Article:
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American Forces Press Service

War on Terrorism is Transforming America’s Military

By Jim Garamone
American Forces Press Service

WASHINGTON, March 11, 2005 The war against terrorism has already greatly transformed the U.S. military, the Pentagon’s top civilian and military leaders said here March 10, adding that the force is now better able to protect the country.

The battlefields of Iraq and Afghanistan and the operations in the Horn of Africa have produced battle-tested leaders who understand the new warfare and are able to battle the threats of the 21st century, Defense Secretary Donald H. Rumsfeld said during testimony before the House Armed Services Committee.

And servicemembers are still getting better. “The United States of America doesn’t want to be in a war, but when we are in a war, our warriors get very good at what they do,” Rumsfeld said. “And we have, for the first time since the end of the last war, battle-hardened veterans who have been there, who know what they’re doing, who have fought in the 21st century.”

This veteran status is not limited to active duty forces. “If you’re a nation at war, you’re going to need the reserves to go to war,” Joint Chiefs Chairman Air Force Gen. Richard B. Myers told the representatives. “We have invested or had made a decision over a decade ago to put a lot of our combat support/combat service support into the Reserve component. Now we’re a nation at war; we need that combat support/combat service support.”

Myers said the Reserve components are doing great work. “They’re doing what they swore to do,” he said. “I don’t think there’s any reservist with a straight face that can say, ‘I just signed up for weekends.’ They signed up to support and defend the constitution of their country, and that’s what they’re doing in a marvelous way.”

What’s more, processes also are being changed and revamped in the hothouse environment of the war, Myers said. Personnel processes, health care, mobilizing reserve component servicemembers, and many other aspects are “10 times better” than they were in September 2001, Rumsfeld said.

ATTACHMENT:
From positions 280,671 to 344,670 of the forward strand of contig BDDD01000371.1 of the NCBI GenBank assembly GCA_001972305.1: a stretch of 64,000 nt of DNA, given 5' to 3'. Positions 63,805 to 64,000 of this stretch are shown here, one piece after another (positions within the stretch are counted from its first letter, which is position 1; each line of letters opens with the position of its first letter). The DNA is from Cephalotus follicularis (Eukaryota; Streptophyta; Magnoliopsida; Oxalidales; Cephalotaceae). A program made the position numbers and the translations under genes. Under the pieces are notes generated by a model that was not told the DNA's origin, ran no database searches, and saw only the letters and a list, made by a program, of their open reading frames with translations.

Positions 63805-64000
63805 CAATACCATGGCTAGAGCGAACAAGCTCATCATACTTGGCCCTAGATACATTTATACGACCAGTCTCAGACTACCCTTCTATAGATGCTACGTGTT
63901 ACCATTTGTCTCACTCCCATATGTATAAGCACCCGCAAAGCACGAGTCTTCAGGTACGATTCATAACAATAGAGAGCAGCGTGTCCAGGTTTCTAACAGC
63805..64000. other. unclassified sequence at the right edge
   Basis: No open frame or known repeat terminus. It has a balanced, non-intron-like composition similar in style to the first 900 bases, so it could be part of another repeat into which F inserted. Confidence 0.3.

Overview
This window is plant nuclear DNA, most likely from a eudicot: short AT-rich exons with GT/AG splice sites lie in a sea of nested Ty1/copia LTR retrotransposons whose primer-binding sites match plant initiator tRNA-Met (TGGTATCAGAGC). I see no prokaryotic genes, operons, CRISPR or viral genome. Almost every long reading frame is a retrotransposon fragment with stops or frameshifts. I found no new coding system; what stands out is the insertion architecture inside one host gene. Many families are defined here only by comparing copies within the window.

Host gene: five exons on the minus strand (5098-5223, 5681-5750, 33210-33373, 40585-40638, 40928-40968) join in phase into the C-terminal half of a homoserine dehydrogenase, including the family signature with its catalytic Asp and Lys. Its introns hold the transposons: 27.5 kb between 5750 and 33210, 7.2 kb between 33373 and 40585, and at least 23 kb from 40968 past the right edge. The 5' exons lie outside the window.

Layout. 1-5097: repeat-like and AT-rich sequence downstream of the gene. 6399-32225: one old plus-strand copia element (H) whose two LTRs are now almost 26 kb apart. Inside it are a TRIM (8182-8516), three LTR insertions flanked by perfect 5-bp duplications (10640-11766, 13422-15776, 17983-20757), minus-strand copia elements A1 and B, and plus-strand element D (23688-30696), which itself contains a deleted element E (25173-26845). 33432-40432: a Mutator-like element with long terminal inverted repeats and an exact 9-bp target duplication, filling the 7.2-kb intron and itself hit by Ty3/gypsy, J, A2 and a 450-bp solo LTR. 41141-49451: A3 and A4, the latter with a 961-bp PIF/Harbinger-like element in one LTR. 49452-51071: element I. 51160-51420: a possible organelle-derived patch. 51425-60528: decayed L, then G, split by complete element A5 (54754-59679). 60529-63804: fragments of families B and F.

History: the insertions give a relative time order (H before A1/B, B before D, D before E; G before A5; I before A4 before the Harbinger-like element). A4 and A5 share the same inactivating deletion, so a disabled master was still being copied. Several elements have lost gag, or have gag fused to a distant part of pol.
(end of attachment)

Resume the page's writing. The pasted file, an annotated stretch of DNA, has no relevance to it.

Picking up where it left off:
Before that, the military was using “industrial age” processes. In the past, both Rumsfeld and Myers called this type of thinking “a Cold War mentality.” The new processes are born out of the experiences of battle and are “information-age” procedures.

American logisticians have learned from every movement into and out of the region. It was a great feat of arms that a small number of American Special Forces personnel supported by U.S. airpower were able to topple the Taliban regime in Afghanistan, Rumsfeld said. It is no less a feat that the United States was able to supply those fighters and maintain a presence in a land-locked country halfway around the world.

Will is another constant of American military might, Rumsfeld said. He told the representatives that in the past, allies were worried about American will. He said they looked at actions in Somalia, Bosnia and Operations Northern and Southern Watch and wondered if the United States had the will to withstand threats. “The United States made decisions that left question marks in the minds of other countries in the world,” Rumsfeld said.

That same reasoning played a part in Saddam Hussein’s miscalculations, he said. “We’ve seen intelligence where Saddam Hussein made comments about, ‘The United States won’t do this; they can’t sustain anything; they’ll cut and run,’” Rumsfeld said.

He said U.S. actions in Afghanistan have demonstrated America’s will. “They’ve seen the United States and the coalition forces go into Iraq,” he said. “And the world has seen a vivid demonstration of the power and capability and agility of the armed forces of the United States.

“That has to have a deterrent effect on people. It’s true, we’re doing a lot in the world right now,” the secretary said. “But if you put yourself in the shoes of a country that might decide they’d like to make mischief, they have a very recent, vivid example of the fact that the United States has the ability to deal with mischief.”


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